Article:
Three years ago, Red Hat decided it was time to modernize.
The company had only recently been acquired by IBM in a $34 billion deal that closed in July 2019. The industry leader in open source enterprise software was emerging from one major change and preparing to leap headlong into another.
“The key business systems that ran the company were pretty much on-prem,” said Jim Palermo, who was a senior IT senior director in Red Hat’s digital solutions delivery division when 2020 began and a VP of IT at the company by year’s end.
“We were pretty locked into that data center environment, meaning that there wasn't a lot of ability for us to do any kind of transformation in place,” Palermo said in an end of September interview with CIO Dive. Just two weeks later, on Oct. 12, he was named the company’s CIO.
In August, Red Hat shuttered its legacy data centers, according to Palermo, the culmination of a long journey to hybrid cloud.
There are lots of good reasons to modernize — efficiency, optimization, operational speed and savings rank high on the list. There are challenges too — if it were easy, migrations would happen overnight.
Moving dozens of applications onto a new platform and learning new technologies without disrupting the day-to-day flow of business takes patience, planning and persistence, even for a company with the in-house technology assets of Red Hat.
“We had some advantages, but we were not immune to the things any company is going to face when they go through this,” Palermo said. “We obviously have access to our product engineers and business units. That makes it a little bit easier. But we were just one customer of many, and we did not get prioritized over all the rest.”
An app-driven approach
One of the first questions Palermo said he asked himself during the planning phase was, “If we were to start over, what would we be looking for?”
Red Hat needed on-prem systems that could be integrated with public cloud. Low latency between the two was a must. That answered the infrastructure question.
Applications were a heavier lift. It took nearly a year to review the company’s app portfolio and decide the fate of each one, according to Palermo.
“You're going to end up doing a lot of investigation and recon and looking under a billion different rocks because you need a complete inventory of key business systems and how they're dependent on one another,” said Palermo.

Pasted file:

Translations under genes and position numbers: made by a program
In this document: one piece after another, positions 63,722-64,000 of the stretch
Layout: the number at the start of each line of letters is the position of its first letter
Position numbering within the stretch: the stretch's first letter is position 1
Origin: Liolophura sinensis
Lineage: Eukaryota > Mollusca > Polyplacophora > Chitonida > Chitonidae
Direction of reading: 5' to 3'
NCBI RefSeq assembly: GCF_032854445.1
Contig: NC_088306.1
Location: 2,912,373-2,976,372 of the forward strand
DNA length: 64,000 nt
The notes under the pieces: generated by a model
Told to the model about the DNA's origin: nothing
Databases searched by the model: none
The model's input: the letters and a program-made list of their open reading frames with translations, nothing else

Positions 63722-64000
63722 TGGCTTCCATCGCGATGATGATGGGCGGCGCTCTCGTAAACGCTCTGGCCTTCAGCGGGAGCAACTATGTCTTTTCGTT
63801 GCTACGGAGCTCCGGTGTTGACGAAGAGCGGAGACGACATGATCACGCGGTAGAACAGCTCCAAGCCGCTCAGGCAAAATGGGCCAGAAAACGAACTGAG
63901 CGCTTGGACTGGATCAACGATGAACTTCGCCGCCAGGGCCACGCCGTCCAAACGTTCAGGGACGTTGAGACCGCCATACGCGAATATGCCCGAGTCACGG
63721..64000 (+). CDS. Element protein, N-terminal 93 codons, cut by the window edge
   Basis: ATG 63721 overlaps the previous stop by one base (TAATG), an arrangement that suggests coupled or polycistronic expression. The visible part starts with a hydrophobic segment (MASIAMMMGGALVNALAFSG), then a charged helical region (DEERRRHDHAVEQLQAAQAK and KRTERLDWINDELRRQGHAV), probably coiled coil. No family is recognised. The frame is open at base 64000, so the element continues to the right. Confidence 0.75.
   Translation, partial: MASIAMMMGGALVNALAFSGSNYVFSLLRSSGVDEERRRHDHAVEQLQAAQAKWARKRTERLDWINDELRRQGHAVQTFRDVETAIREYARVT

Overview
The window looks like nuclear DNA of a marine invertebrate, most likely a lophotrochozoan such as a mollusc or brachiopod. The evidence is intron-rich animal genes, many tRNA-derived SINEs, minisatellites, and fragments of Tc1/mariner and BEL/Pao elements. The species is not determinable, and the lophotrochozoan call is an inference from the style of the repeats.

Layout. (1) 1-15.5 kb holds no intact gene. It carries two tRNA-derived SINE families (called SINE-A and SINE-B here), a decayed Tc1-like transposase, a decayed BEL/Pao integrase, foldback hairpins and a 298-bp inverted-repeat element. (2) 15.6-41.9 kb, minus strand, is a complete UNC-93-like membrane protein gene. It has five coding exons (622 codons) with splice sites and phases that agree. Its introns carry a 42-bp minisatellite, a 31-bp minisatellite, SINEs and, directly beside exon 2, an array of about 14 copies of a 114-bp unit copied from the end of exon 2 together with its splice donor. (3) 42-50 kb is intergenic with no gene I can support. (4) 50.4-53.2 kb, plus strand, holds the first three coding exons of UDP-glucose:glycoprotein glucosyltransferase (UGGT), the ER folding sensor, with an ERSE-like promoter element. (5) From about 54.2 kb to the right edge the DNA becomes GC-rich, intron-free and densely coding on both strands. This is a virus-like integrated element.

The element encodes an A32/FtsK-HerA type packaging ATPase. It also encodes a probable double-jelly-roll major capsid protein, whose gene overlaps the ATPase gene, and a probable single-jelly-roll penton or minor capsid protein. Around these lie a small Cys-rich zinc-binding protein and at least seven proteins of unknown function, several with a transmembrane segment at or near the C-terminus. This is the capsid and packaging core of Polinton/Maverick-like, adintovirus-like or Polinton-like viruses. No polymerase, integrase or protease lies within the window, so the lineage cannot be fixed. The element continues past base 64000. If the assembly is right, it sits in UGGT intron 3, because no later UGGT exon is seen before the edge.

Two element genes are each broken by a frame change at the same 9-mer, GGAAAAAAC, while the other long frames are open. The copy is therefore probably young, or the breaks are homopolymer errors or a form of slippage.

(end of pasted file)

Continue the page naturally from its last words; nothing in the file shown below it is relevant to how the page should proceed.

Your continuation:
More than 30 app teams were deployed in the strategy phase to accomplish three goals:
- Update a configuration management database to include all applications running the legacy environment.
- Review each application to determine its fate: retirement, migration or modernization.
- Develop what Palermo called a “flight plan” for getting each application from point A to point B.
“We definitely took an app-driven approach,” Palermo said. “Most people think it's an infrastructure thing. It's really not. Infrastructure is your foundation. But at the end of the day, you have to work with your app teams to figure out what it's going to take to move your workload from here to there.”
While there were challenges in the planning phases, implementation took a bigger toll on Red Hat’s technologists. Over the course of a year and a half, Palermo and his team managed “waves and waves of migration,” he said, leading to periods of frustration and exhaustion.
There were integration issues at the network level, but the biggest problem was migration overload, according to Palermo.
“As you move things over, you start to find issues,” he said. “We were working through those issues, upgrading different parts of our software stack, and that forced [the application teams] to deploy and redeploy. There was a lot of exhaustion around that.”
Palermo empathized. “If you're an app team, you want to be building things, right? You don't want to be redeploying and upgrading,” he said.
As the doors closed on Red Hat’s legacy data center in August, Palermo could point to roughly 150 retired applications and several other major wins.
“We were able to transform about 20% of virtualized workloads to containerized workloads and about 20% of bare metal workloads to virtualized workloads,” said Palermo. “We have an on-prem environment that literally has hyper latency — the next cage over is Google, the next cage over is Amazon and the next cage over is Microsoft.”
Palermo’s team architected a hybrid cloud infrastructure with distinct availability and security zones, which allows them to make changes in the overall stack without disrupting operations in IT or the rest of the business, Palermo said.
It didn’t hurt that they had an inside track on Red Hat assets and access to in-house digital transformation specialists. Even that didn’t obviate the need for a little grit, some determination and a good bit of ground-level planning.
“We leveraged Red Hat software for a lot of its architecture and Red Hat people, which is an advantage,” Palermo said. “But if you don't have a good sense of your application inventory and a really strong understanding of how your applications are built, it's going to be really tough.”